Monday, 4 February 2019

Progressive Tax Is Fine When It Applies To Others


A progressive tax system means the rate of an earner's taxation increases as the taxable base amount increases. So someone earning £100,000 per year will not just pay more in tax due to higher earning, they will pay a bigger proportion of their income too. The thing about progressive taxation is that just about everyone prefers it more when it applies to others than if it applied to themselves.

Suppose Jacqui takes up writing fiction in her spare time. She works on her debut novel "50 Shades of Jax", which turns out to be her masterpiece, and earns her a large one-off payment for her efforts. Jacqui spends 2 years on her book, working in her 9-5pm job in the daytime (and paying tax on those earnings too lest we forget) and dedicating her evenings to writing the novel.

If Jacqui's day time labour value is £15 per hour in her 9-5 job, and she spends 800 hours on "50 Shades of Jax" in the evenings, then the cost of her time writing the book is around £12,000 (this is an economic value based on a truism that the cost of an hour spent doing something is roughly proportionate to your earning power in that hour). Thankfully Jacqui gets the rewards for her hard work and skilful writing - she earns a one-off fee of £100,000 from a top publisher (we should actually deduct the £12,000, making it £88,000, as that was the cost of her writing the book - but let's forget that).

So, Jacqui has earned a straight £100,000, and she has big plans for the money. She can pay off some of the mortgage, pay her daughter's fees to send her to university, give some to charity, make a donation to keep open her local community centre, and arguably most importantly she can afford to give up work for a while in order to work on a follow-up book. Her success enables her to fulfil her lifetime ambition of being a paid writer.

The trouble is, she won't get to keep it all, because on current tax rates the government will want to take approximately £36,000 of her £100,000. Generally speaking, there are only two ways that anyone can get your money; either you give it away voluntarily (for example, in the form of a gift, a donation, or spending it on something you want), or it can be taken from you against your will (for example, in the form of an act of theft or extortion).

I've no doubt that Jacqui would rather pay zero tax on that £100,000 if she was let off by the government, so in being forced to pay the tax under the threat of imprisonment the government is engaging in extortion. Under any other circumstance - a big kid in school taking 36% of the little rich kid's pocket money, or being threatened by a couple of muggers for 36% of the money in your wallet - the extraction would be a crime. When a government does the same thing, it is called taxation.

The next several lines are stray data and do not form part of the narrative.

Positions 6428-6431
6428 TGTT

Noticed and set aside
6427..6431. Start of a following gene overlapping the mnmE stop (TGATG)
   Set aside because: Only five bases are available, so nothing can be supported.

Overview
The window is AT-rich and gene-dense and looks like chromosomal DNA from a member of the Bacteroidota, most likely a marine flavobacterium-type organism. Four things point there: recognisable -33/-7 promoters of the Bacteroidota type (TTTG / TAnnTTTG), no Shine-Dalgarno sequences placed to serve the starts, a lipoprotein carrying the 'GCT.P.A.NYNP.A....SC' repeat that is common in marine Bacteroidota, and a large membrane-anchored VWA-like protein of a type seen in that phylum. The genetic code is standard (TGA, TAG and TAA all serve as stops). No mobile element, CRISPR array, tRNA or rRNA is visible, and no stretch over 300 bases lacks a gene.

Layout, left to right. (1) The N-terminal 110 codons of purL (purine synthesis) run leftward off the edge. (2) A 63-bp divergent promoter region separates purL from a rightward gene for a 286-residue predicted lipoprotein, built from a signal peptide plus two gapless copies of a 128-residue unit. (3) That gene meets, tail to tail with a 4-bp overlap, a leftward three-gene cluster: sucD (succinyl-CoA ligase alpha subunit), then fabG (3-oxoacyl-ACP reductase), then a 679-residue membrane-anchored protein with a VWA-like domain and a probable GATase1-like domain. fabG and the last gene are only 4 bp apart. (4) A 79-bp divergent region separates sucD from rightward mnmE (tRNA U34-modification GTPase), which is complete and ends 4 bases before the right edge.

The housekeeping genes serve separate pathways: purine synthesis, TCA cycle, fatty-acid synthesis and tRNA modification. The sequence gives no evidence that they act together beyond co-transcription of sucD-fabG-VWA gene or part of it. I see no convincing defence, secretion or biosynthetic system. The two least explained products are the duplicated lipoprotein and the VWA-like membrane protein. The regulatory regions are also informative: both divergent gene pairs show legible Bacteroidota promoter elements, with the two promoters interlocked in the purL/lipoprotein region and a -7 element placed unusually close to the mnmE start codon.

Now most people aren't as averse to taxation as they are to being extorted or mugged, because they are able to live in a society in which they and their fellow citizens benefit from some of the taxation obtained. But my guess is that Jacqui will be pretty indignant at actually handing over a whopping £36,000 of her £100,000 after producing something she is very proud of, and working very hard to do so.

And why shouldn't she be indignant? It's true that some of her money will be spent on things of which she'd approve (basic health care in the NHS, education, roads and social services) but equally much of the money will be spent on things of which she probably wouldn't approve (foreign wars, PFIs, agricultural subsidies).

The upshot here is that many people are quite happy to endorse progressive taxation, but in most cases they are bound to be less enamoured with it when it applies to them. Given that we must therefore live in a society in which the majority of people would be indignant if they had to hand over £36,000 of their £100,000 earning (what's more, it's actually more like £60,000 when you account for all the ways they'd be taxed further on what they get to keep), but would be perfectly happy to see others pay that kind of tax, that ought to be a blatant indication that something is fundamentally wrong with the system, and needs changing.
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